You can access Sage Research Methods Online from CityLibrary Search or from our Databases A-Z.

 

Research resource of the month: IEEE Xplore

IEEE Xplore provides access to content from IEEE as well as the Institution of Engineering and Technology (IET).

It contains full text of almost one-third of the world’s current literature in electrical engineering, communications, and computer science, including highly cited peer-reviewed journals, conference proceedings and standards and some archival material from the 1880s.

Search options include:

  • Basic Search—type in a key word or phrase.
  • Advanced Search—construct complex search queries.
  • Author Search—find articles by author’s name.
  • Search history, allowing you to view, edit and re-run your recent searches.
  • Select citations to print, e-mail or download directly from search results.

See the You Tube video on Advanced searching on IEEE Xplore below:

 

Enabling learning through storytelling

I recently attended a lunchtime workshop run by the City Academy on narratives and storytelling based on a performance arts approach. I’m interested in both using the telling of stories or experiences to explain concepts but also in hearing the narratives of students. The basic idea of this is that the use of stories or narratives may help to engage an audience and be more memorable than relating facts.

The Higher Education Academy (2018) states learning through storytelling: “Refers to a process in which learning is structured around a narrative or story as a means of sense-making”.

Some ideas for using this in teaching and training:

  • Create an impact for example telling your own story.
  • Listen to the narratives of the learning experiences of students.
  • Set a scenario or tell the story of a project.
  • An embedded narrative can be used to make a memorable point. “This small, storytelling moment was just a fraction of a sense-making constellation that, told across multiple settings and audiences, combined to make an always-evolving whole” (Selland, 2017, p. 245).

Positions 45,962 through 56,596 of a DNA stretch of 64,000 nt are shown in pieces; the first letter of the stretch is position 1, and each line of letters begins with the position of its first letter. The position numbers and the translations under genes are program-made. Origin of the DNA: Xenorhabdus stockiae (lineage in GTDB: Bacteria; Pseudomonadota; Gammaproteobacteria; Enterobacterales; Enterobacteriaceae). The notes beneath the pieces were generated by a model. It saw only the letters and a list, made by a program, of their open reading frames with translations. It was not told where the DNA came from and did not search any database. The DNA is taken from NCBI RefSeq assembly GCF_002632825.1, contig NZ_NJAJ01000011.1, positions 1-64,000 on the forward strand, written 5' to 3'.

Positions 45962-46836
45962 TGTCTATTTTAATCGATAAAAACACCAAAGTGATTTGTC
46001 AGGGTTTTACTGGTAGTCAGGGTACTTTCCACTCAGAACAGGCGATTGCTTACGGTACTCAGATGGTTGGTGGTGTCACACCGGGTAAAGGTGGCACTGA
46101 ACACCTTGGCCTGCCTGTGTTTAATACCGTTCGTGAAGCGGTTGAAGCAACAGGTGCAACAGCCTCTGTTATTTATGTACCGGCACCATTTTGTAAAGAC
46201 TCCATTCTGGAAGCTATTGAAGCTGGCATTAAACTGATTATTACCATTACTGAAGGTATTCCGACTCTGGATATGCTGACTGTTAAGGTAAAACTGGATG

Some tips for using the technique:

Have a strong opening to encourage active listening such as: make a bold statement or assertion, ask a question.

Have a logical flow to the narrative: Challenge – Choices (made) – Solution or Conclusion.

Speak clearly and project your voice to increase engagement.

Make eye-contact either around the room or at relevant points with individuals.

Share what you are comfortable with and be self aware and genuine.

 

 

 

 

 

On reflection, I realised that I probably use this approach at times in a workshop or training context both by speaking of my own experiences of things I found useful and asking students for their stories and experiences too. Recently, someone told me that they remembered me because I mentioned my experience of studying in a workshop recently and it was something with which they identified too.

References

Higher Education Academy (2018) Learning through storytelling. Available at: https://www.heacademy.ac.uk/knowledge-hub/learning-through-storytelling (Accessed: 04 May 2018).

Selland, M. K. (2017) ‘The edge of messy: interplays of daily storytelling and grand narratives in teacher learning’, Teachers and Teaching, 23(4), pp. 244-261. doi: 10.1080/13540602.2016.1205016.

CityLibrary/ CityLIS Library Guides focus group workshops 2018

LibGuides is an easy to use content management system which is used by City, University of London Library Services and  libraries across the world to create small websites which are called ‘guides’.  LibGuides is owned by a company called Springshare and is part of a suite of products called LibApps, this includes LibCal (used to manage workshop, room and computer bookings) and LibWizard which is used to create quizzes, tutorials and other interactive content.